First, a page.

The Ruby Lounge was laid out in preparation for an intimate and cosy night, almost like a cocktail bar, with circular tables, lights dimmed, and candle lit. It proves to be a little bit of a challenging evening for me, as we have to wait until almost 10pm for the main event. Patience was never my strong point and I am itching to hear those beautiful angelic, gothic vocal chords and hearing the music from the album live, which I have been playing for the past few months.
The stage set is transformed with an electric harp centre stage, keyboards and drums set to one side. The 3 man band appear on the stage, then a flash of silver sequinned pumps and Rebakka is before us, wearing a kimono with dangling tinkling bells, under ruby red lights. She has many elements of the great female singers, such as Kate Bush, PJ Harvey, Bjork, Sinead O’Connor, Florence and a touch of Bat For Lashes, but with more subtle, quite ethereal and delicate edged vocals.And lets not forget the boys in the band, who play a fantastic energetic set around Rebekka's mighty powerful vocals.
We begin the show with a short intro folk piece, before she sails into the delicate chants of the atmospheric ‘Prayer’. Following this Rebekka moves to the keyboard, and embarks on the ecclesiastical strains of ‘Save Yourself’, all in the room are enchanted apart from a few people at the bar, who continue to chatter throughout the whole show. It’s only when Rebekka starts into ‘Use My Body While It´s Still Young’ that you get the full pelt of stirring and powerful emotions, it starts with loud tribal style drumming, which jolts us all into tapping our feet, nodding our heads in unison, and wanting to sing out loud and dance around the room, those drums are strong and clear and her voice is sharp and poignant. I can almost see a top ten hit with this uplifting track; it certainly rivals anything Florence + The Machine have released.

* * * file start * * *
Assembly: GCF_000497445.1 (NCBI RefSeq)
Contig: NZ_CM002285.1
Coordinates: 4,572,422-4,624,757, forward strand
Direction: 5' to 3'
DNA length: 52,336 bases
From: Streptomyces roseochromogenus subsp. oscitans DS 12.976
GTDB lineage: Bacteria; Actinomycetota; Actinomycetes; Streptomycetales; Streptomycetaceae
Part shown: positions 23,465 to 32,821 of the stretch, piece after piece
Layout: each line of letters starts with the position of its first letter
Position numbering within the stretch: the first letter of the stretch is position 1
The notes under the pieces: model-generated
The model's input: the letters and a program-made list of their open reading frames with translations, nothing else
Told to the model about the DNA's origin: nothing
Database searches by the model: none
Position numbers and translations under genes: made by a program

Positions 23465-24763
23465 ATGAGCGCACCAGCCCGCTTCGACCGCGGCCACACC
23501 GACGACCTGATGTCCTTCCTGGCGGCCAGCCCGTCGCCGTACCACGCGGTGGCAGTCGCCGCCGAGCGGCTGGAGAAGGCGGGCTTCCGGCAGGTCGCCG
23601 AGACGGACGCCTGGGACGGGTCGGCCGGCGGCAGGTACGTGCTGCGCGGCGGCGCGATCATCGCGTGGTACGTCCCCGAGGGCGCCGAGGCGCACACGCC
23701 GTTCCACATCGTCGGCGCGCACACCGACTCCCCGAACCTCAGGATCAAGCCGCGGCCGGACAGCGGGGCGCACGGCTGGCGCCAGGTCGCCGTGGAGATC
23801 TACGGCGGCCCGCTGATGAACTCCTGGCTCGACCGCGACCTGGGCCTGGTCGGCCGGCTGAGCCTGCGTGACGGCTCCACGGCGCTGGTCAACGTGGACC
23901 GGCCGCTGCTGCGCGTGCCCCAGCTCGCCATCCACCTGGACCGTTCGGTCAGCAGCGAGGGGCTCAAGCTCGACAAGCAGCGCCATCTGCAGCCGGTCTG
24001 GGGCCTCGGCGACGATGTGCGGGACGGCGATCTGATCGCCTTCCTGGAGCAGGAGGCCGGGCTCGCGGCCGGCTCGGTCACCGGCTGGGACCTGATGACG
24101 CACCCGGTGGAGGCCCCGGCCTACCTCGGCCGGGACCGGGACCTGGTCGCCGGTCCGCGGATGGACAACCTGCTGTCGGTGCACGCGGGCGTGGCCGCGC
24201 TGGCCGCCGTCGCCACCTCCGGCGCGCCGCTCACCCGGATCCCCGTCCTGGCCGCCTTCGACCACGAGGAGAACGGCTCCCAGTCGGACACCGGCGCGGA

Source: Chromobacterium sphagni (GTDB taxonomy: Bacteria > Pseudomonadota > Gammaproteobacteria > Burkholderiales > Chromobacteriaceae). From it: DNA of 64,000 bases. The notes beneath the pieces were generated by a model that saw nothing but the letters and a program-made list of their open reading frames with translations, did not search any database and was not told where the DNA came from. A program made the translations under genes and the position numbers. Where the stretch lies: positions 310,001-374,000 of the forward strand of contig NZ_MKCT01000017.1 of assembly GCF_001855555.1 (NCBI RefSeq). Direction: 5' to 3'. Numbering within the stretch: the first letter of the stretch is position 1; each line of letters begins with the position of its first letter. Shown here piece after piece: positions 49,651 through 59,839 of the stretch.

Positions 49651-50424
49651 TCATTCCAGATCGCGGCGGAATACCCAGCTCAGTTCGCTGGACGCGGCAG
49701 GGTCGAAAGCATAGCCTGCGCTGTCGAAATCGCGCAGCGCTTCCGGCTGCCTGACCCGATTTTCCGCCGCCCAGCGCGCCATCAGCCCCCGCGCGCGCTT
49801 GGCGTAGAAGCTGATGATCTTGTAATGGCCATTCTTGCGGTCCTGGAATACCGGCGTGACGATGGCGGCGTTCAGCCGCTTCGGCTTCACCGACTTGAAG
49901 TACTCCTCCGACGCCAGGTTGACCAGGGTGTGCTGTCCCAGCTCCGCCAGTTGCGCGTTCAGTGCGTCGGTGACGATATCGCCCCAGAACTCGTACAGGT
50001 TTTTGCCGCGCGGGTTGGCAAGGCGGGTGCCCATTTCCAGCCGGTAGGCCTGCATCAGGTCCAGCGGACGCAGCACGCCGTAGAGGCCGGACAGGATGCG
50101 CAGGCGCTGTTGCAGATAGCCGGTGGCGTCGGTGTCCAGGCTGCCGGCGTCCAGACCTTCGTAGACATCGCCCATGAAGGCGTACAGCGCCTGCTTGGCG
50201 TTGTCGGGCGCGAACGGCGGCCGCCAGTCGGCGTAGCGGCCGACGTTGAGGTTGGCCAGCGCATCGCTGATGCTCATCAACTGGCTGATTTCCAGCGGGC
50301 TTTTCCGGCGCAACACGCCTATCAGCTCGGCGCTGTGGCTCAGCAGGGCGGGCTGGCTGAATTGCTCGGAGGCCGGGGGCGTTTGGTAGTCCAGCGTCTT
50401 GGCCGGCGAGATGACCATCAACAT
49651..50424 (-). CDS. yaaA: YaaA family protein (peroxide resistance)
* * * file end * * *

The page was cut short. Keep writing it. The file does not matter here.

‘Oh Brother’ slows the pace down quite considerably, it’s deeply touching which is reflected in the lyrical content “We felt distance without knowing why / If I ever have a son I'll teach him it's OK to cry”. We continue with the tender story of the ‘Paperboy’ with its tale of lost love, beautiful, yet sad lyrics. “I know that she abandoned you back then, the girl who was your lover and your friend, Your secret does not scare me a bit you see I once defeated that same sorrow inside me”. ‘Multicoloured Hummingbird’ is carefree, playful and a joyous number, closely pursued by ‘You Make Me Real’ which affirms Rebekka’s darker side, humming and throbbing melody, reflecting upon the story telling mystical nature of many of her songs. 'Your love' another delightfully charming uplifting number that captivates everyone seated tonight.
The setlist mainly covered the new album, [her fourth studio album], apart from two tracks ‘Paperboy’ and ‘Wear It Like A Crown’, taken from her 2011 album ‘The Noble Art Of Letting Go’. Sadly all too soon this beautiful show comes to a close, with 'Ode To What Was lost' its a stunning heartfelt piece of music, which leaves us all a little breathless.
I’m sure this won’t be her last UK performance, and I’m hoping next time to witness Rebekka play a larger venue, her music is simply too big for a small space, she needs a cathedral or theatre. This isn’t mainstream music, and I am guessing she never wants to be, as she is unique and holds within her the ability to share her personal emotions and experiences through her hallowed beautiful music.
Intro (Norwegian folk song)
Use My Body While It´s Still Young
Paperboy - "The Noble Art Of Letting Go"
You Make Me Real
Wear It Like A Crown
Ode To What Was Lost
Review & photos by Melanie Smith - www.mudkissphotography.co.uk